As Rothfeld is certainly aware, “8 Brands More Responsive Than Your Boyfriend” can be read as an incisive take-down of the ways in which women involute their emotional lives in response to societal pressure, sublimating their human needs for affection and recognition into a consumerist sphere that offers products to  enhance their lovability, and finally trapping themselves in an approach/retreat cycle with–not the male object of affection directly, but rather–their own sexuality, or (worse) a reification of gender anxiety that replaces their authentic sexuality, as they pursue a false idol of The Relationship that exists only as an artifact of a femininity constructed to satisfy the strictures of a patriarchal mainstream culture.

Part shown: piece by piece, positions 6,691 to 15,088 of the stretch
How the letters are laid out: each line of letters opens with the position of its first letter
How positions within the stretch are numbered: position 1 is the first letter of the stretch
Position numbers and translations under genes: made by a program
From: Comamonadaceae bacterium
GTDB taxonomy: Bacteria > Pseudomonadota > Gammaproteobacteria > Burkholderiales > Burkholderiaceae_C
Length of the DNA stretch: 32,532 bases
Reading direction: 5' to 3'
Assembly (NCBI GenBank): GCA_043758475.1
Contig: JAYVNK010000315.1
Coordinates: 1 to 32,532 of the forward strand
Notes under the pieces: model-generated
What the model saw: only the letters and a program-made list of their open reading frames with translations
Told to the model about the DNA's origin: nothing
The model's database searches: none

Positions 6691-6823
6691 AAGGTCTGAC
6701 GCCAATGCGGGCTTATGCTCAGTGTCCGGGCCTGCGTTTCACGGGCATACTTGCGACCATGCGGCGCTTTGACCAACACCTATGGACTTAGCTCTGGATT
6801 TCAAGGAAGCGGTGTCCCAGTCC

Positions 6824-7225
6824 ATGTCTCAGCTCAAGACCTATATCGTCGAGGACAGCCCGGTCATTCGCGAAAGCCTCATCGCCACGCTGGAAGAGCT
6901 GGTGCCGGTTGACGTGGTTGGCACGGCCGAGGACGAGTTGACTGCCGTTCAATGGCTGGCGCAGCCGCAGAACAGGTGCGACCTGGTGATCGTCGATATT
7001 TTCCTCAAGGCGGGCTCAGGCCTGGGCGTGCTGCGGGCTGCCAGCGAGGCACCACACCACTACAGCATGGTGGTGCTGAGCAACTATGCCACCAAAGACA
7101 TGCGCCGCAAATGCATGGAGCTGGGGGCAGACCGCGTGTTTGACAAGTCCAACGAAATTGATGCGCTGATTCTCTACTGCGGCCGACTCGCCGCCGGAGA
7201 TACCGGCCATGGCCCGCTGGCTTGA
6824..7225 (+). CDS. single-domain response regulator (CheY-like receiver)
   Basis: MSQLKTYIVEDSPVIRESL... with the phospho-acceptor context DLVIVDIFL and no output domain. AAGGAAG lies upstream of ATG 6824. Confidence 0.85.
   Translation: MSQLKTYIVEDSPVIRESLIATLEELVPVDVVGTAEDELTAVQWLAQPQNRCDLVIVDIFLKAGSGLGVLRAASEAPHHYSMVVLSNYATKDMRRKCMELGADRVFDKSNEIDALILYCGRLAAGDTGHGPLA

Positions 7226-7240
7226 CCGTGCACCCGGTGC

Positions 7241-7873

Of course, “Your Bra Insert Is The Only Makeup Sponge You’ve Ever Needed” can be read in the same way. But I venture to guess that it generally isn’t.

It’s widely noted that parody highlights problems, rather than proposing solutions; it tears down, rather than building up. Parody, by its nature, lacks “a straightforward acknowledgement of investment” of the author in the author’s intended reading of the text, or indeed in the subject matter as a whole. Parody stands apart, pointing and laughing.